Each spring the tournament draws more than 500 basketball players and 100 teams to the court for some 3-on-3 action. Open to all players from fourth-graders through adults, the event raises funds to help children in families coping with cancer and financial hardships.
New this year, the friendly competition at Hoops for Hope will also bring about some real bloodshed—off the court, that is. The organizers have teamed up with LifeSource to host a Matt Hupp Memorial Blood Drive on-site during the first day of the tournament, March 16, from 9 a.m. to 3 p.m.
To donate blood, fans and players age 16 and older should call 877-543-3768 in advance to schedule an appointment, and bring two forms of identification to the tournament. Any 16-year-old donor needs a parental consent form, available on the LifeSource website. Walk-ins are also accepted.
The blood drive is named after the oldest son of Grayslake residents Steve and Julie Hupp, the founders of 12 Oaks. Matt Hupp lost his battle with a rare form of cancer called Birkitt’s Lymphoma in 2009, at age 13. During his illness, Matt relied on help from many different donors for both blood and platelet transfusions. The upcoming blood drive serves as a way for the Hupp family to honor those donors and also return the gift.
“Blood isn’t something that can ever be manufactured; It’s a very special and unique gift,” said Marie Pinetti, LifeSource business development representative.
“We feel honored to be involved in the Matt Hupp blood drive because it helps put a face to the kind of work we do every day.”
Donors see their blood isn’t only going into a bag. It’s going to help a real person like Matt Hupp. Pinetti said each donation actually has the potential to help save the lives of three people because every blood unit is divided into red blood cells, platelets and plasma, separate components used to treat separate conditions.
After witnessing Matt’s fight against cancer, the Hupp family decided to create a foundation that could assist other families suffering under similar circumstances. Funds raised through Hoops for Hope go to help cover fees for sports and other activities for children in families dealing with a long-term illness.
In addition to awarding funds to individual families, 12 Oaks also sponsors summer and sports camps offered through organizations like Children’s Oncology Services, Inc.
The name 12 Oaks comes from the number Matt always chose for his jersey, regardless what sport he was playing. Steve Hupp said he liked the idea of an oak because it’s the Illinois state tree, and like Matt’s memory, strong and enduring.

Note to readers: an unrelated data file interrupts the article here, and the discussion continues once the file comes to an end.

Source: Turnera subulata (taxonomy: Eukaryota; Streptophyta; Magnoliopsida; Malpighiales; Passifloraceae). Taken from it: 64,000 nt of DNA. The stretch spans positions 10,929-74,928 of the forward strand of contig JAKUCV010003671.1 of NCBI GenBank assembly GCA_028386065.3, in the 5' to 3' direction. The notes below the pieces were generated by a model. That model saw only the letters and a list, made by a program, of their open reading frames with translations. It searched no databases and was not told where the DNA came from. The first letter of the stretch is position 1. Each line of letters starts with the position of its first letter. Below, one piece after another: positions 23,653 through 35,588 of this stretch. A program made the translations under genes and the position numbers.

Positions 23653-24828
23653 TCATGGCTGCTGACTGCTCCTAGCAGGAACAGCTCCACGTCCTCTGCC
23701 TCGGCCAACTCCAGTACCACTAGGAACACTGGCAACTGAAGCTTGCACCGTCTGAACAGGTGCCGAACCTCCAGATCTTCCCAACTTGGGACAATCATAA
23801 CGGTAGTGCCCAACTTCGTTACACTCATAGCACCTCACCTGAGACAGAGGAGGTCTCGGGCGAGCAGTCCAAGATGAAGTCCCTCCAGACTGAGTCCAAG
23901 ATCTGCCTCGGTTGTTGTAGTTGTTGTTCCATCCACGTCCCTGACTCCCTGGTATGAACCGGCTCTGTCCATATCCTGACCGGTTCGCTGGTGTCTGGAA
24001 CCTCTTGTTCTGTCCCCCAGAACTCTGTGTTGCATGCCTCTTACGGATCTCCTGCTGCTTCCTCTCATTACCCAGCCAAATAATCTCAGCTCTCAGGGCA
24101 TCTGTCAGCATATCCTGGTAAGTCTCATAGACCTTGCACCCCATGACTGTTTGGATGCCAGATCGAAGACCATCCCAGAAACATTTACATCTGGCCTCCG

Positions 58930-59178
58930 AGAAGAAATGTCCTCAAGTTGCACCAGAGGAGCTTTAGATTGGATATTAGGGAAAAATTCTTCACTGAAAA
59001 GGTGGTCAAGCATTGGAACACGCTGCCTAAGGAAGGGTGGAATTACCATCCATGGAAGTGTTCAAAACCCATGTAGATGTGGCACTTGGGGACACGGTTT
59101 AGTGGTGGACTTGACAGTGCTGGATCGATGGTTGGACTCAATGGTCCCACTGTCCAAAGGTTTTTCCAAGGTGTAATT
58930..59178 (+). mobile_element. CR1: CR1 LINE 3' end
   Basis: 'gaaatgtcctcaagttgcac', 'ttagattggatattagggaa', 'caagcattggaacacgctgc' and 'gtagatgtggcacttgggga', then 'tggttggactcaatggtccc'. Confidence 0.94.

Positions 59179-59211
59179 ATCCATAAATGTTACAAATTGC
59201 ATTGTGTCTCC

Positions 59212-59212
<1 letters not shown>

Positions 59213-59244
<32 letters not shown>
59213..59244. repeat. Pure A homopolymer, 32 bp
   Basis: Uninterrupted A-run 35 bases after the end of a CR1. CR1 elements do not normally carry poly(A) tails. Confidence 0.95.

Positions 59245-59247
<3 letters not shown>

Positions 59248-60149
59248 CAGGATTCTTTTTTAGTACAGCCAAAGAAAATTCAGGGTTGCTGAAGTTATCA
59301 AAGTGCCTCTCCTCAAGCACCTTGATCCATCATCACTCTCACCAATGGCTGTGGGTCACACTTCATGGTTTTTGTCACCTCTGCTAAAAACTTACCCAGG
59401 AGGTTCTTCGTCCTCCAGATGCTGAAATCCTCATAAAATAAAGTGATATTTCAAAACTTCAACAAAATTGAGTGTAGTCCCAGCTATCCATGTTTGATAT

“Hoops for Hope is at its core about Matt Hupp,” said Jim Fitzgerald, one of the event organizers. “But I also believe it’s grown into an event the whole community looks forward to. People stick around for hours, long after their player finishes, just to hang out and watch.”
Interest in the event continues to grow, he said, with more players and more teams signing up every year. No matter how big the turnout, Fitzgerald said the crowd always manages to keep the competition in perspective.
“Even at the Sunday double-elimination, it’s an all-out friendly event,” said Fitzgerald. “Players aren’t just there for the basketball. They come because they want to support the charity. They believe in 12 Oaks.”
Running an event the size of Hoops for Hope requires a sizable number of volunteers. Volunteer coordinator Michelle Ptasienski recruits about 120 volunteers to assist with court supervision, concessions and other duties during the two-day tournament.
To volunteer to work a shift, email Ptasienski at firstname.lastname@example.org.
The entry fee is $35 for youths ($40 after March 1) and $40 for adults. Each registration comes with a 12 Oaks reversible mesh jersey and the chance to win prizes in a 3-point shooting contest and skills competition.
To register or for more details including volunteer and sponsorship opportunities, visit www.12oaksfoundation.org.
Submitted by the 12 Oaks Foundation